Publication of the Migration Advisory Committee’s (MAC) review into the Shortage Occupation List does little to address NFU Scotland’s concerns regarding the industry’s future access to labour.
While the review notes issues raised by NFU Scotland and others, it has produced no practical suggestions on how to resolve them.
As many as 60,000 seasonal workers a year are currently needed to plant, pick, grade and pack over nine million tonnes and 300 types of fruit, vegetable and flower crops in Britain.
In some parts of Scotland, willing labour is already in such short supply that fields of soft fruit have been simply left to rot.
The NFUS submission to MAC highlighted the many agricultural, haulage and food chain jobs where there are shortages of UK applicants and non-UK staff are essential.
A spokesman for the union said: "The report records the issue but offers no solution and ignores that there is market failure."
NFUS has consistently raised concerns about future workforce requirements in seasonal and permanent positions in the agricultural and wider food and drink industry chain, having recently attended roundtables with Home Office Officials and the Home Secretary Sajid Javid.
At these meetings, the union said it raised the view, which is shared by other UK farming unions, that the MAC’s exclusion of essential agricultural roles is "misguided" and a "misrepresentation of the strong need within the industry" for access to non-UK workers.
The union said it hopes to meet on-farm with a senior ministerial figure in the next few weeks to outline what Scottish food and farming wants to emerge from the UK Government’s White Paper proposals for the future of the immigration system.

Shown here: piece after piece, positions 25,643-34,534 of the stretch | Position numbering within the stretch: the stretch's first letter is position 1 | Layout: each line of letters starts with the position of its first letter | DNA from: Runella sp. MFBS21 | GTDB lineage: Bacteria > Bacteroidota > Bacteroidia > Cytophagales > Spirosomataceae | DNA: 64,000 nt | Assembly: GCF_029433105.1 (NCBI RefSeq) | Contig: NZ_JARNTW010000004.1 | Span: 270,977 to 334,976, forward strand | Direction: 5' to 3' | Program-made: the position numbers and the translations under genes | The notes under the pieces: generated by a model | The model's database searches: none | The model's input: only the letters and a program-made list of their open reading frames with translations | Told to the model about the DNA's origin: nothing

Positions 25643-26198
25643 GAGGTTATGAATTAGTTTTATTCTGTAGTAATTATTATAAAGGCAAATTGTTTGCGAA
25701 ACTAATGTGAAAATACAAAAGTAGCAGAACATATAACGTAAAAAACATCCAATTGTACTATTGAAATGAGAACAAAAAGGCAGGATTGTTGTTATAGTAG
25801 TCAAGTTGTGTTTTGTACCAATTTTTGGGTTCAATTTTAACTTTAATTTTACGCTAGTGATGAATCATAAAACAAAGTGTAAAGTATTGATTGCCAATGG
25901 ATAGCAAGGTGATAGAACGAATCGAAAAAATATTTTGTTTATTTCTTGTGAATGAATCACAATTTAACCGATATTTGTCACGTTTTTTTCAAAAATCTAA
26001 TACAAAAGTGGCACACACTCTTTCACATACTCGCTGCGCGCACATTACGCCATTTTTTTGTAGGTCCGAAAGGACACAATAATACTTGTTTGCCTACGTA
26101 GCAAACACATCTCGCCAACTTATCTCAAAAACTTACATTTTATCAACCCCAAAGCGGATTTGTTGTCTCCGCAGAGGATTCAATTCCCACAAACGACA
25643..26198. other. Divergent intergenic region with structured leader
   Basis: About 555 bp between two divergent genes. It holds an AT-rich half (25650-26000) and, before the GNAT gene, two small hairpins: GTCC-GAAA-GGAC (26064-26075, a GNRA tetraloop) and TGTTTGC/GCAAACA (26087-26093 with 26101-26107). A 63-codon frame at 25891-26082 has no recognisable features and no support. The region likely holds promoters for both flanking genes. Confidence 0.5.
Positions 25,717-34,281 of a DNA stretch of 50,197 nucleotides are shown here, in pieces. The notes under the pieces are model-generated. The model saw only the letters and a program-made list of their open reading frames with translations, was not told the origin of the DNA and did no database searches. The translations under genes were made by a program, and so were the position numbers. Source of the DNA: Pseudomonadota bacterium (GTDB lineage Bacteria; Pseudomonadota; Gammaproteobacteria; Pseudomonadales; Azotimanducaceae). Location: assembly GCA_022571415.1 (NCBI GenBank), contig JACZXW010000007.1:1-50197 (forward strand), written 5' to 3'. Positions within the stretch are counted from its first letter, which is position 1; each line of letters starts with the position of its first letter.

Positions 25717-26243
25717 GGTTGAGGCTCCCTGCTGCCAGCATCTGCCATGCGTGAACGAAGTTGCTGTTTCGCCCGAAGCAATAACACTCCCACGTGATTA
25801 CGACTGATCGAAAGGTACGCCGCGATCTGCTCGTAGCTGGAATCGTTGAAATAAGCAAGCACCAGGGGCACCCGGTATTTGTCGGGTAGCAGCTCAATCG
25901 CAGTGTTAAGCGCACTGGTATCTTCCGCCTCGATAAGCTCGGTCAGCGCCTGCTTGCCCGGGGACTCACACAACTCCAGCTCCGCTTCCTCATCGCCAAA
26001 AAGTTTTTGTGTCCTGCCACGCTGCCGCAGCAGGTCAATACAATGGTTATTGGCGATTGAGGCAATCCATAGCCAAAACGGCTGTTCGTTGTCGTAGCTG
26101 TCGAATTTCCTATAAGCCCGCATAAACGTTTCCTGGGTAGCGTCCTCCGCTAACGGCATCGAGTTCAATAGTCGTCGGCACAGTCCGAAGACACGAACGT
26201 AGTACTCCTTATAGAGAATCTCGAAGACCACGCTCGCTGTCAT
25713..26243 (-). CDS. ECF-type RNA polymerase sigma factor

NFUS president Andrew McCornick said: “This report does nothing to address existing or future post-Brexit labour requirements across a whole host of jobs and industries.
That is hugely frustrating and disappointing. The Government needs to recognise that the MAC is failing to provide the advice needed to resolve the issue of shortages of vital workers that cannot be solved by just increasing wages.
“All advanced economies are faced with similar issues and allow migration to fill such jobs. The MAC seems to think that the UK is different and that our industry is immune to real-world pressures, including competition from other countries.
“What we need is the opening of Tier 3 to allow workers who have the skills we need but may not have the formal qualifications demanded by the current and future proposed immigration system.
"We also desperately need the Shortage Occupation List to allow us to fill gaps in our labour market in those positions where the salary level is below £30,000/year.
The MAC notes that the Government White Paper refers to circumstances where there should be flexibility to allow migration at lower salary levels, but the MAC has not made any recommendation to reduce the £30,000 minimum.
"Although the report has a section on lower-skilled workers, it makes no recommendations relating to them.
“The only occupation added to the Shortage Occupation List that we referred to in our submission is the veterinary profession and that, from both a veterinary service and food hygiene perspective, is welcome.
“A change of direction is badly needed at the highest level and we hope to meet with a senior ministerial figure on-farm in the next few weeks to outline just what Scottish food and farming wants to emerge from the UK Government’s White Paper proposals for the future of the immigration system in the UK.”